3 Key Drivers for Growth at Facebook

Facebook (NASDAQ: FB  ) posted its fourth-quarter earnings this week, and the results were heavily boosted by strong mobile advertising revenue. Meanwhile, Google (NASDAQ: GOOGL  ) has been dragged down by the shift to mobile, resulting in a declining cost-per-click. Twitter (NYSE: TWTR  ) competes with Facebook for mobile marketers, and its shares rose with Facebook's strong results.

Surely, Facebook now considers itself a mobile company. But COO Sheryl Sandberg was keen to point out on the conference call that there are three things driving Facebook's business, and only one of them is mobile-centric.

Mobile engagement
Everybody's talking about mobile, and for good reason. Mobile advertising grew to $1.25 billion in the fourth quarter, accounting for 53% of total advertising revenue. Additionally, daily mobile users grew to outnumber daily desktop users for the first time in 2013.

What's more interesting, is that Facebook is facilitating engagement on mobile devices much better than Google. In other words, users are looking to Facebook as a source of information before they make a decision -- in particular, shopping decisions. This creates obvious value for marketers, and Facebook was rewarded with a 92% increase in ad prices year over year in the fourth quarter.

This trend will continue driving mobile ad revenue for Facebook as one of the hardest parts about advertising on mobile is facilitating commerce. If people are already shopping or planning to shop when they check Facebook, advertisers are going to see a higher ROI on Facebook than other mobile platforms like Google or Twitter. Facebook is working on measuring the effectiveness of its advertising on in-store sales to help marketers understand the value of its platform.

Growing number of marketers
Facebook's ad impressions actually declined 8% year over year in the fourth quarter. Comparatively, Google increased its ad-clicks 31% year over year. So, while Google is increasing its revenue by increasing its ad impressions, Facebook is allowing an increasing number of marketers to bid up the price per ad.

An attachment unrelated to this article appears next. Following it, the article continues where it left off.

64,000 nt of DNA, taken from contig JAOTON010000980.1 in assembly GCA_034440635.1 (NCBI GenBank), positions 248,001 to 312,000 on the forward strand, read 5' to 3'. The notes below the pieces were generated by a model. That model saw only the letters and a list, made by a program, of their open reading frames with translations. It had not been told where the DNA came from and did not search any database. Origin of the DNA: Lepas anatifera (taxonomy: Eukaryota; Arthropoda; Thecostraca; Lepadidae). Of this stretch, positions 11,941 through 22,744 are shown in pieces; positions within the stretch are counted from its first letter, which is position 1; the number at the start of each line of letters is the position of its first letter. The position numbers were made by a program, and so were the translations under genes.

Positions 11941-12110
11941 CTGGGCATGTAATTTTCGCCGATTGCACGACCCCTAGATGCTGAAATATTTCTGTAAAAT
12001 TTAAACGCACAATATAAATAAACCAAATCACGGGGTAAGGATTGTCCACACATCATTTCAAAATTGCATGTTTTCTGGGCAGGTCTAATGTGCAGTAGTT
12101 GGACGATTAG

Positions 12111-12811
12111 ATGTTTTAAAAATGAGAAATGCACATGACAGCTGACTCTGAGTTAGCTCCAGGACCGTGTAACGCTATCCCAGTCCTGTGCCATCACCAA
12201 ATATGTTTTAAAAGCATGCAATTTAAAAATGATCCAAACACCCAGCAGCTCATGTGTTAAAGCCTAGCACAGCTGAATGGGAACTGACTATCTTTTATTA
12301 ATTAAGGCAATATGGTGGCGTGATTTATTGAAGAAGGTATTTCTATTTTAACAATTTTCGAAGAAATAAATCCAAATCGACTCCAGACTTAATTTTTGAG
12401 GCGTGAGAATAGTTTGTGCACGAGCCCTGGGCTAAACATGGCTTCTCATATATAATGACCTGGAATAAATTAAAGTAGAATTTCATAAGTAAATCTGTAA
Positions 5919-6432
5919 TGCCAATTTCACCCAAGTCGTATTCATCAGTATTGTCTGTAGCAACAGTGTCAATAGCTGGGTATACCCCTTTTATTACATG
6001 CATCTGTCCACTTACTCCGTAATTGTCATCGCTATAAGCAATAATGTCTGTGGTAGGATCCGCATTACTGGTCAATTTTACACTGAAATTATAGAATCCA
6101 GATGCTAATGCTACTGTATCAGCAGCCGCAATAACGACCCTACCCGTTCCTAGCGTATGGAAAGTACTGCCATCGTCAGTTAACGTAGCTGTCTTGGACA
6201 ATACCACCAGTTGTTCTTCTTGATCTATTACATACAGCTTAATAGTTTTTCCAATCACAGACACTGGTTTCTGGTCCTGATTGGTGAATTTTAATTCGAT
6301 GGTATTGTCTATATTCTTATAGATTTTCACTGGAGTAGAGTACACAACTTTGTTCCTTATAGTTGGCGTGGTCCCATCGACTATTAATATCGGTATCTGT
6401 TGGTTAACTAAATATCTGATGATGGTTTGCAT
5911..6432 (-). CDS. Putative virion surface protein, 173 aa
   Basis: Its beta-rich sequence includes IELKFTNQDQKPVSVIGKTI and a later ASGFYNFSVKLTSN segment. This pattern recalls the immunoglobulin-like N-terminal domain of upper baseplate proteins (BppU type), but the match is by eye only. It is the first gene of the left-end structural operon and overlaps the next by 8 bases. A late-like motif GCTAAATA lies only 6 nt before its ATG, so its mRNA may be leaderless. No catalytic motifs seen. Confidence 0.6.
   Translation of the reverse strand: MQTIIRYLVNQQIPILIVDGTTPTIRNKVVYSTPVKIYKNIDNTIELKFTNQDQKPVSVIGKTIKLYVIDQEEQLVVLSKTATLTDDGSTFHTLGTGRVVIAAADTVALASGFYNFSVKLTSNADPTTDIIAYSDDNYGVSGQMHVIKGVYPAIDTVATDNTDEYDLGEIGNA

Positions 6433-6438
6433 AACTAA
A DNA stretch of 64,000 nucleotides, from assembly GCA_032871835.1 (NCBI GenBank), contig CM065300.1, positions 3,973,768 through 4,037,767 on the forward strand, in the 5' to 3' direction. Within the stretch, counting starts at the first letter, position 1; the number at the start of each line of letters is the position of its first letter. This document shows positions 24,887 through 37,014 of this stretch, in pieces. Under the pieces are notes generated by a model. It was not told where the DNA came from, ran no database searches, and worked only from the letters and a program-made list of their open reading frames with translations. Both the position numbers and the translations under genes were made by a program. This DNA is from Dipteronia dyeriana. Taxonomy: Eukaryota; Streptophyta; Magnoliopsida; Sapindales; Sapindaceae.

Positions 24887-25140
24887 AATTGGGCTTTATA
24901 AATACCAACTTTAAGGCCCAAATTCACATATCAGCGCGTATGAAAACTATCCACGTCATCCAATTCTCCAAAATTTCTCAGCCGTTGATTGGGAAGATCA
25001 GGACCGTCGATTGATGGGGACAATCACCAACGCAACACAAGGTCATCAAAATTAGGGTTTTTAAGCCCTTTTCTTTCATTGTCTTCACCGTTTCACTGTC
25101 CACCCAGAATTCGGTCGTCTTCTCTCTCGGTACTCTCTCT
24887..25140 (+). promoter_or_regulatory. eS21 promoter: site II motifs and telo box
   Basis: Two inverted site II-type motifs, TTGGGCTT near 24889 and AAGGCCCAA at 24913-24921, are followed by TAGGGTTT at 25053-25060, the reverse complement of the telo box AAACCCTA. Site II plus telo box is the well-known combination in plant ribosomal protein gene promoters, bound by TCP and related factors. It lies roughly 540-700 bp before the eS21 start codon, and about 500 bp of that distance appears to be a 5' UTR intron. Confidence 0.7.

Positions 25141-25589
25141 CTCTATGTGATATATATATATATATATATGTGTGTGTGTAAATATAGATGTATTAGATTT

The company has four marketer segments, but I want to focus on just two of them: small-to-medium businesses, or SMBs, and app developers.

Facebook has a huge advantage over its competitors when it comes to the valuable SMB market. In the last quarter, it added 5 million SMB pages, surpassing 25 million. As it brings more SMBs online, Facebook is positioned to win the advertising war versus the competition.

In fact, a recent study by Cowen & Co. found that Twitter is particularly bad at attracting smaller advertisers. Minimum ad spends are quite high, and the cost-per-click was found to be four times higher for a Twitter campaign compared to a simultaneous Facebook campaign. Pressure from Facebook may cause Twitter's CPC to fall in the future.

Facebook has also found success with its app-install ads and its more recent app-engagement ads. These ads work well because they have clear objectives, and they advertise where the market is -- mobile. The category remains small, but it's growing very quickly. Additionally, Facebook began testing ads in third-party mobile apps last week as a means to expand its mobile advertising business.

Facebook has a ton of opportunity to continue increasing the number of marketers it engages with.

Product development
It's not enough for Facebook to play supply and demand games with its platform. At some point, marketers will go elsewhere if they don't feel they're getting fair value from the increasing ad prices. That's why Facebook continues to invest in product development like the example I gave earlier about tracking in-store sales.

Facebook's end goal is to utilize its vast personal information on its users to allow marketers to personalize their messages. This includes products like custom audiences, look-a-like targeting, and partner categories. These products allow for specific targeting by marketers, and allow them to find new potential customers.

As Facebook's ads grow more effective, advertisers will be willing to spend more on Facebook's limited ad space. There's almost no limit to the amount of fine tuning Facebook is capable of, so ad rates should continue climbing as individual advertisers spend more to target a more specific audience.

Finding growth isn't hard
Facebook is the best positioned company to take advantage of the growing number of mobile Internet devices. As Sandberg put it, "when [people are] on their phones, they're on Facebook." But the company doesn't rest on its laurels. It's improving its product and attracting customers much better than Google or Twitter, and as a result its seeing revenue growth from higher ad prices and not an increase in ad clicks.

If at some point the company finds an upper bound to its ad prices, it can test the boundaries of its ad volume. Until then, however, Facebook ought to continue delighting investors and customers with its advertising products.

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